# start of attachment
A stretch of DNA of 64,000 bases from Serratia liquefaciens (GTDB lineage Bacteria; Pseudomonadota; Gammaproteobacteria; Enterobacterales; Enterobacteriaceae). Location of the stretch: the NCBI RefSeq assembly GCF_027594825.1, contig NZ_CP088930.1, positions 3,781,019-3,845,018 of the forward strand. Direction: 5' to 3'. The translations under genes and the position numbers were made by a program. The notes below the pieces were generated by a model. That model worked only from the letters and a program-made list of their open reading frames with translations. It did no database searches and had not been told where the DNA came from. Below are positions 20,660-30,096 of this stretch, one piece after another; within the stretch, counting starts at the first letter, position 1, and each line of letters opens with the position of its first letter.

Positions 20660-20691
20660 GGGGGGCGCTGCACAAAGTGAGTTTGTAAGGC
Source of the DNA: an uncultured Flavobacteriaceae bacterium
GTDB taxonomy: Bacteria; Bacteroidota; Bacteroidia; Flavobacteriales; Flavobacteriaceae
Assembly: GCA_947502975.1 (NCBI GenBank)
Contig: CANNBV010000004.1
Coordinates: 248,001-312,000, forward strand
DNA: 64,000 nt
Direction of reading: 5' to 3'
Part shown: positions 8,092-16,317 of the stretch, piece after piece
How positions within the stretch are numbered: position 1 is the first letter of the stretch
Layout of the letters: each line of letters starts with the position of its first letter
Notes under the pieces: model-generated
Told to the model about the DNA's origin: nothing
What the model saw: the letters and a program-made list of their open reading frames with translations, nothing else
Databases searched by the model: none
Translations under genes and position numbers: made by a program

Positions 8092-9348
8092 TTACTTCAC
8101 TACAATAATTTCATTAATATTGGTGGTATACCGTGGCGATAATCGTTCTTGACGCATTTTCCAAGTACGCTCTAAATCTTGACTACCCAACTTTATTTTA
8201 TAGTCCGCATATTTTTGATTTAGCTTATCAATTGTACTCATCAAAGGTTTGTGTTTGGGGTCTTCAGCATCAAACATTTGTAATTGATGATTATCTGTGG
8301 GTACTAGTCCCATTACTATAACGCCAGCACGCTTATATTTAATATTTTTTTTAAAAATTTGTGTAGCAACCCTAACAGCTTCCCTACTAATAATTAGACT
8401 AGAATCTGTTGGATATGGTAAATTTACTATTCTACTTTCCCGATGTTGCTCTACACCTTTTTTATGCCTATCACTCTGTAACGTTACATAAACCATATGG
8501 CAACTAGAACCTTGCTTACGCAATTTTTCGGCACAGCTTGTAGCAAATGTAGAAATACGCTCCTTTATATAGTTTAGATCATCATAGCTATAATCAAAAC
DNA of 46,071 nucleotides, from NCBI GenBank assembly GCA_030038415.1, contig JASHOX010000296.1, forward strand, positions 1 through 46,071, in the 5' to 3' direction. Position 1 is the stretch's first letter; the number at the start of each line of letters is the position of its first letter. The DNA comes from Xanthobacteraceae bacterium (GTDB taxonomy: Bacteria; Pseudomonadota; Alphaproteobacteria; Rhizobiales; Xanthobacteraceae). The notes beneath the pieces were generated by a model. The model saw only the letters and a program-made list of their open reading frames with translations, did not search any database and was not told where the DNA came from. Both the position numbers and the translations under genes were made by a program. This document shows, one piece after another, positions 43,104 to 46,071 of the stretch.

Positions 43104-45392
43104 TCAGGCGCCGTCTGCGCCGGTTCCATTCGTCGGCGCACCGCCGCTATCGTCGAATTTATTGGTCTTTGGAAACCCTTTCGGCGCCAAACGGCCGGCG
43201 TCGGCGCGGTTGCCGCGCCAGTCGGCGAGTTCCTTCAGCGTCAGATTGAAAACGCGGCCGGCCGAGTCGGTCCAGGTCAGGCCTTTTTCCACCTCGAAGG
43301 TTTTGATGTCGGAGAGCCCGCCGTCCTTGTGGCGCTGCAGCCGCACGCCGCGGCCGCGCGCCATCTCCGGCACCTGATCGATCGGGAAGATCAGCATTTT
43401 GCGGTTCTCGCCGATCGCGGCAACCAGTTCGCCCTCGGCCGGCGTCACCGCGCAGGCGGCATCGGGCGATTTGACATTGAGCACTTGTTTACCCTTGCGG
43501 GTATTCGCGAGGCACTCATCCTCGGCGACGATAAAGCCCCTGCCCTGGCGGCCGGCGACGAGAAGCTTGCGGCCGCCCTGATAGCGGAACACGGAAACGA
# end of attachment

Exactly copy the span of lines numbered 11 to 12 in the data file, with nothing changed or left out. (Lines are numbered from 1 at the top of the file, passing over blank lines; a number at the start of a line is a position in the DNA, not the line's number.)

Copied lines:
Part shown: positions 8,092-16,317 of the stretch, piece after piece
How positions within the stretch are numbered: position 1 is the first letter of the stretch